Farmers in the Northern Territory could be growing hemp as early as next year after the passing of the Gunner Labor Government’s Hemp Industry Bill last week.
The Bill, which was introduced in May, legalises growing and processing industrial hemp for food, fibre and seed production purposes in the Territory and creates the required regulatory framework.
“The development of this industry is a real green shoot for the jobs and export economy here in the Northern Territory – diversifying our economy and creating local jobs,” said Minster for Primary Industries and Resources, Paul Kirby. “As an emerging superfood with many other uses, this industry will develop and grow as soon as next year, seeing our pastoralists given a new opportunity to diversity their crop offerings here in the Territory.”
The government believes the Territory has an advantage in Australia, in that it could supply seed to other states and territories as its crops will be grown in the dry season that runs from May to October. Given the duration of the dry season, it may be possible to harvest two crops a year.
No Cannabidiol Extraction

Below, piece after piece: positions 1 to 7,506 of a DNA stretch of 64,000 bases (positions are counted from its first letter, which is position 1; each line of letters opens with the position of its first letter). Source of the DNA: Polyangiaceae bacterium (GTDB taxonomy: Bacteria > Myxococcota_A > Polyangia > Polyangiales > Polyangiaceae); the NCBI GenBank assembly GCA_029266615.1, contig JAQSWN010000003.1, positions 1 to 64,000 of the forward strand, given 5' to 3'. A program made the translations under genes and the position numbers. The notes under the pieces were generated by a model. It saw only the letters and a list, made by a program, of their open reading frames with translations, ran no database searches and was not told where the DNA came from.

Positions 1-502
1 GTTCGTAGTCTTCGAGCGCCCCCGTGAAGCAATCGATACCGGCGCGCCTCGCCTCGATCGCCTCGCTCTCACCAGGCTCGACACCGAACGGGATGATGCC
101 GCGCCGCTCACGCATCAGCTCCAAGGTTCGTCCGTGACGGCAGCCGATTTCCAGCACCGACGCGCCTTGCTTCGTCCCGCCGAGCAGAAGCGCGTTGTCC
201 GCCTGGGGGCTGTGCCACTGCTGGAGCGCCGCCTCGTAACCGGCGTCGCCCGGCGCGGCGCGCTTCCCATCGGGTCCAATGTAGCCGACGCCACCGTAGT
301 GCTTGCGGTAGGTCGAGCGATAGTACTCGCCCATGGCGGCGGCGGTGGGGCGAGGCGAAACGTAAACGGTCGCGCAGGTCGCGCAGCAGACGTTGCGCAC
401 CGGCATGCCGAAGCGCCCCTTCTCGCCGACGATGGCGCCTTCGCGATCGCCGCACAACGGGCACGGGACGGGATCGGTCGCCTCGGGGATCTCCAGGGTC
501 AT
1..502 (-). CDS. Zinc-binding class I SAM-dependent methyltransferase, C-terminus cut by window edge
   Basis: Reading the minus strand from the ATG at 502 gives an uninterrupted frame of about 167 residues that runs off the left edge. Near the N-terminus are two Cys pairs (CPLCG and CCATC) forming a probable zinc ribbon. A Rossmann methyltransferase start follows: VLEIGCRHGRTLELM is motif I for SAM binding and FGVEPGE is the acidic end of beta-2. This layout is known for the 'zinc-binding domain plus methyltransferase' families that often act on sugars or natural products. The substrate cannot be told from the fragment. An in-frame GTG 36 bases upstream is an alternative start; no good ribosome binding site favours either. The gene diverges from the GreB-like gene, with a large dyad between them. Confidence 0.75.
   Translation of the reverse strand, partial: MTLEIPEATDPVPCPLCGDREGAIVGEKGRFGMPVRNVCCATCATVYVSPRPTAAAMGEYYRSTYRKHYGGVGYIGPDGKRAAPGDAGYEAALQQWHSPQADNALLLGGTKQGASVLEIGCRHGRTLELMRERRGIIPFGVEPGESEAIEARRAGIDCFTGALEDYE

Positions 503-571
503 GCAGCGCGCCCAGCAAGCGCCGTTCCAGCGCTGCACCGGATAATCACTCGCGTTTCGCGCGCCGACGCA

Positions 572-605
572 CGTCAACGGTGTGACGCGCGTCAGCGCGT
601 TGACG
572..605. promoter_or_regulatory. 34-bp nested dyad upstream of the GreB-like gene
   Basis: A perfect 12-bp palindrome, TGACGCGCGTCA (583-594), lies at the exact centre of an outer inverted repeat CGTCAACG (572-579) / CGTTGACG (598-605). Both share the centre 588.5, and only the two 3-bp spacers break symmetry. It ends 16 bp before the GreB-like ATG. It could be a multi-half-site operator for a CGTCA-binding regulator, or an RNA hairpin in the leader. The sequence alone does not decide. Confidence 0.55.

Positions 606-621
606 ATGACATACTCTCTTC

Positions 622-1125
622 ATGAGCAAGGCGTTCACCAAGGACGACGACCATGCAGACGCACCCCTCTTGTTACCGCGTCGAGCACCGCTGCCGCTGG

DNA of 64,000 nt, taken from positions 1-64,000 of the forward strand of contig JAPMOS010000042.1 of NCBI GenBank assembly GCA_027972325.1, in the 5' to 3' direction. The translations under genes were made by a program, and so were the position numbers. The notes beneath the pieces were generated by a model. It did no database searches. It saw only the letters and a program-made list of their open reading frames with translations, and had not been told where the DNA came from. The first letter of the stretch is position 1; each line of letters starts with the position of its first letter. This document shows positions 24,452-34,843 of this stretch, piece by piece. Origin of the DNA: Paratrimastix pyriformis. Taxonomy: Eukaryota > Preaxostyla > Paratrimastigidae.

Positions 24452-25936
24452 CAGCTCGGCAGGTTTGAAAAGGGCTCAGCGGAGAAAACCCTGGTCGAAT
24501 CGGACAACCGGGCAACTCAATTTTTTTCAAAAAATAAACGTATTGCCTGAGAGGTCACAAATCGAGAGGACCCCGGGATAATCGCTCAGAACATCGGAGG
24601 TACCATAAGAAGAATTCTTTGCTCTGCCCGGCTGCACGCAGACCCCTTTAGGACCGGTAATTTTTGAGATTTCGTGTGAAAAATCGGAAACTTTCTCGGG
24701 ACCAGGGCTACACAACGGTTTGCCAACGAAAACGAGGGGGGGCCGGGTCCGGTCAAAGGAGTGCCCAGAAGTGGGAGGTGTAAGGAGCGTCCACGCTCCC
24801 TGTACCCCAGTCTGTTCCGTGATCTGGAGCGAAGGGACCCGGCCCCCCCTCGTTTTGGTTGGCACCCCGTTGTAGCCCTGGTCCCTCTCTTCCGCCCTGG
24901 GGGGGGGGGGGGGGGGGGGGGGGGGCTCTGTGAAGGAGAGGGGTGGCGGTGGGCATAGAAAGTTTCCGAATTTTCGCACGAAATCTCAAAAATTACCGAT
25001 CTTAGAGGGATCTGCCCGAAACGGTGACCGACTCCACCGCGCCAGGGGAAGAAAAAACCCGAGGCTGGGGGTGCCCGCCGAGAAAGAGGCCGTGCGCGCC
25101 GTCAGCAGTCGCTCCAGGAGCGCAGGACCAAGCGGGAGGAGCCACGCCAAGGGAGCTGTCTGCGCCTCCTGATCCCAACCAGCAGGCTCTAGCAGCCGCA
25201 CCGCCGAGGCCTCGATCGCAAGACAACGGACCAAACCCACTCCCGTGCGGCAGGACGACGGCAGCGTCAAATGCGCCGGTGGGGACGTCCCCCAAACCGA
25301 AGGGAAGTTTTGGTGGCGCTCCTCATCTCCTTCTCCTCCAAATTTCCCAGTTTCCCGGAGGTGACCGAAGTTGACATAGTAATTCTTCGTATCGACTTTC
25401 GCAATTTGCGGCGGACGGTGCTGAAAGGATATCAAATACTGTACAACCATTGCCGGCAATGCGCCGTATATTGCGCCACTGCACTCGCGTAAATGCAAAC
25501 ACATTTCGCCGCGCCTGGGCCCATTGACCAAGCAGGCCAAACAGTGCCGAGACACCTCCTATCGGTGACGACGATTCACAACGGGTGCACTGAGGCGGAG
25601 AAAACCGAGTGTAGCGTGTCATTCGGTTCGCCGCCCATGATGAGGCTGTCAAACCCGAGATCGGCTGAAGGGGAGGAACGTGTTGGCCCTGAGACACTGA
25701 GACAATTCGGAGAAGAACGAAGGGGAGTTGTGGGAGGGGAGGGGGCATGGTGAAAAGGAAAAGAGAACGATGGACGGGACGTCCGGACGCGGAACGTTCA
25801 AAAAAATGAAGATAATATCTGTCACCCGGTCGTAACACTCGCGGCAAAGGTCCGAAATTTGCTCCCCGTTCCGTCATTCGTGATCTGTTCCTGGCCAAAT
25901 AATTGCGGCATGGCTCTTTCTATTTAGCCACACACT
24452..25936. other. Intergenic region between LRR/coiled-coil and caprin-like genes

Any crops grown in the Territory will need to have a THC concentration in the leaves and flowering heads of not more than 1% and in the case of seed, levels under 0.5%.
As for any hope of extracting cannabidiol from hemp crops, that has been dashed with an accompanying document noting:
“The introduced Bill specifically excludes the extraction or diversion of any cannabinoids for medicinal purposes.”
While cannabidiol is where the big money is at, hemp grain is also quite valuable and currently fetches farm-gate prices of around $3,000 per tonne. Estimates of potential yield vary wildly – a 2012 report prepared by the Australian Bureau of Agricultural and Resource Economics and Sciences notes:
“Hemp seed yields of between 400 and 700 kilograms per hectare are typical. However industry sources believe that an average of around 1 tonne per hectare would be achievable as expertise develops.”
The NT Farmers Association says its members are keen to have a crack at the crop.
“Industrial hemp has real potential in our current climatic conditions and could be a viable new industry on a broadacre scale which is an exciting proposition,” says CEO Paul Burke.
As we’ve previously reported, some industrial hemp trials have already occurred in the Territory under special licences and permission from the Department of Health – and those trials have indicated dry season crops could do well. The first NT hemp trial kicked off in 2016 – so, it’s been more than 3 years to get from that point to here.
The NT Hemp Industry Bill and accompanying documents can be viewed here.